My seat-of-the-pants lesson for today... - Page 3 - SailNet Community
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post #21 of 82 Old 01-19-2010
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Caleb - " low Is." is called " High Isl. " now and is a great spot to hit ground last year they put out markers.

Bubble - Welcome to sailnet we go of topic and others look at the negative I just wish you would stop going out and having such a good time while I keep working on my boat.
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post #22 of 82 Old 01-19-2010
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Bubbles, I probably missed it somewhere along the way, but what boat/how big are we talking here? If we're talking about an optimist, then yeah, you're foolish, but if we're talking about a big nauticat pilothouse, then maybe not so much.
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post #23 of 82 Old 01-19-2010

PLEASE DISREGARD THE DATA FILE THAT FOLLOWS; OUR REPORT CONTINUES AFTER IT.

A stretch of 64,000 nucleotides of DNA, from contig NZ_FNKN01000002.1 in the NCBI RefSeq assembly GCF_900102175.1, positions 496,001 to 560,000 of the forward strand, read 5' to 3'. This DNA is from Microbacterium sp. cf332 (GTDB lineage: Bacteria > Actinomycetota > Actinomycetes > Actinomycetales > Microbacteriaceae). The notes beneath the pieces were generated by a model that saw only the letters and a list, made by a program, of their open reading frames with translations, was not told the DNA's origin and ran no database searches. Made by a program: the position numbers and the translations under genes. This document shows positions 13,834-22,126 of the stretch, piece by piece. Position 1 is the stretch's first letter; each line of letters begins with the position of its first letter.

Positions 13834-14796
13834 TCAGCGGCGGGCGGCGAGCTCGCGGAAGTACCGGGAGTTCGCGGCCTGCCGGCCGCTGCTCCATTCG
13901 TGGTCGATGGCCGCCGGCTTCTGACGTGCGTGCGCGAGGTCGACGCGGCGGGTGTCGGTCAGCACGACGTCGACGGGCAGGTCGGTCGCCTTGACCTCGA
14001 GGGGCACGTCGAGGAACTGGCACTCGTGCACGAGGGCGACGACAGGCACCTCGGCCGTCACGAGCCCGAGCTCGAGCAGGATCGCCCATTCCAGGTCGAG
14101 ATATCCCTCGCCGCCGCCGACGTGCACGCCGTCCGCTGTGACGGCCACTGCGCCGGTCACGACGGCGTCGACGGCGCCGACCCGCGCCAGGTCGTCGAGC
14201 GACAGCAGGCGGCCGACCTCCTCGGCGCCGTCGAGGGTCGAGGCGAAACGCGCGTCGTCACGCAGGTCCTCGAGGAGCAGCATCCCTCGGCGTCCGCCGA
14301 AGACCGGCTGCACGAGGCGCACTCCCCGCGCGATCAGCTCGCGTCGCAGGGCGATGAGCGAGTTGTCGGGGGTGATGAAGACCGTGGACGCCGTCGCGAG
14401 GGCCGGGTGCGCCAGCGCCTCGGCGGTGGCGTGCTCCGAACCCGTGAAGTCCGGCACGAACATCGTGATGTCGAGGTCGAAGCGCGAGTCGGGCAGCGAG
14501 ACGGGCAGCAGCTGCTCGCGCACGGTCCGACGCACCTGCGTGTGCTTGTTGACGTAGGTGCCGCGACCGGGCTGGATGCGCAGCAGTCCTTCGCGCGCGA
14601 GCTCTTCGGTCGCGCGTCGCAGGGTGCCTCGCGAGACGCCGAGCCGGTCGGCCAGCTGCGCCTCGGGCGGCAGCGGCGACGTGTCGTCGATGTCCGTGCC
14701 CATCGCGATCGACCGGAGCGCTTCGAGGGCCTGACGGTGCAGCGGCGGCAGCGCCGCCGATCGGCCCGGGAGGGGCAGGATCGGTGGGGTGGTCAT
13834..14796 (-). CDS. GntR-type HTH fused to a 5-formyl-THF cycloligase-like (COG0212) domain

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Hey Bubble my nephew is 15 and he is one of my best crew this year he sailed my boat into my slip solo. I was on the boat but didnt do anything except finish my beer. I would trust him to pick me up if I fell in. If you have a life jacket on you have more then 30 sec. out there. Life comes at you fast and those kids you have will be adults before you know it.
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post #24 of 82 Old 01-19-2010
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Quote:
Originally Posted by BubbleheadMd View Post
You know, the more I review the initial post, the more I understand that I am a reckless and poor seaman.
A reckless and poor seaman? C'mon that's pushing it quite a bit.